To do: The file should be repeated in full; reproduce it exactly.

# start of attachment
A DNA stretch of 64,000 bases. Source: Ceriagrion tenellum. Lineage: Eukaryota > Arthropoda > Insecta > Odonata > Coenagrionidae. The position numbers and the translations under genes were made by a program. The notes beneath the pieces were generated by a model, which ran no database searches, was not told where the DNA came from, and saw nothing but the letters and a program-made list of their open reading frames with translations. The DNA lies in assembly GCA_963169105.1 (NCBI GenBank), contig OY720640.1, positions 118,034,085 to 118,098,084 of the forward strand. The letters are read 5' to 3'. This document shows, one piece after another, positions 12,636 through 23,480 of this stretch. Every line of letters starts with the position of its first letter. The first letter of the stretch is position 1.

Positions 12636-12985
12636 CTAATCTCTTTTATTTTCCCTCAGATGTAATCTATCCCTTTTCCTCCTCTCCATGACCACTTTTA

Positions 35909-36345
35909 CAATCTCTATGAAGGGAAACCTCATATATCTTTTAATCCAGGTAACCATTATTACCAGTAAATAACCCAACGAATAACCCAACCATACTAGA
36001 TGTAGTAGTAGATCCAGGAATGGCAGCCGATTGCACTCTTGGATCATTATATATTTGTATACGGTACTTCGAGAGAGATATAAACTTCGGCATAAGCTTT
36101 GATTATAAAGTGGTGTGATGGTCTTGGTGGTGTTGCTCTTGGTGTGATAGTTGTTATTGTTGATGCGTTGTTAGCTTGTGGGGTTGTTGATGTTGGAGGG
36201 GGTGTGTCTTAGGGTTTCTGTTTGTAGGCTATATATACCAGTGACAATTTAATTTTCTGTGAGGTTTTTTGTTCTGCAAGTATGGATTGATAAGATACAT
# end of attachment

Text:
A DNA stretch of 64,000 bases. Source: Ceriagrion tenellum. Lineage: Eukaryota > Arthropoda > Insecta > Odonata > Coenagrionidae. The position numbers and the translations under genes were made by a program. The notes beneath the pieces were generated by a model, which ran no database searches, was not told where the DNA came from, and saw nothing but the letters and a program-made list of their open reading frames with translations. The DNA lies in assembly GCA_963169105.1 (NCBI GenBank), contig OY720640.1, positions 118,034,085 to 118,098,084 of the forward strand. The letters are read 5' to 3'. This document shows, one piece after another, positions 12,636 through 23,480 of this stretch. Every line of letters starts with the position of its first letter. The first letter of the stretch is position 1.

Positions 12636-12985
12636 CTAATCTCTTTTATTTTCCCTCAGATGTAATCTATCCCTTTTCCTCCTCTCCATGACCACTTTTA

Positions 35909-36345
35909 CAATCTCTATGAAGGGAAACCTCATATATCTTTTAATCCAGGTAACCATTATTACCAGTAAATAACCCAACGAATAACCCAACCATACTAGA
36001 TGTAGTAGTAGATCCAGGAATGGCAGCCGATTGCACTCTTGGATCATTATATATTTGTATACGGTACTTCGAGAGAGATATAAACTTCGGCATAAGCTTT
36101 GATTATAAAGTGGTGTGATGGTCTTGGTGGTGTTGCTCTTGGTGTGATAGTTGTTATTGTTGATGCGTTGTTAGCTTGTGGGGTTGTTGATGTTGGAGGG
36201 GGTGTGTCTTAGGGTTTCTGTTTGTAGGCTATATATACCAGTGACAATTTAATTTTCTGTGAGGTTTTTTGTTCTGCAAGTATGGATTGATAAGATACAT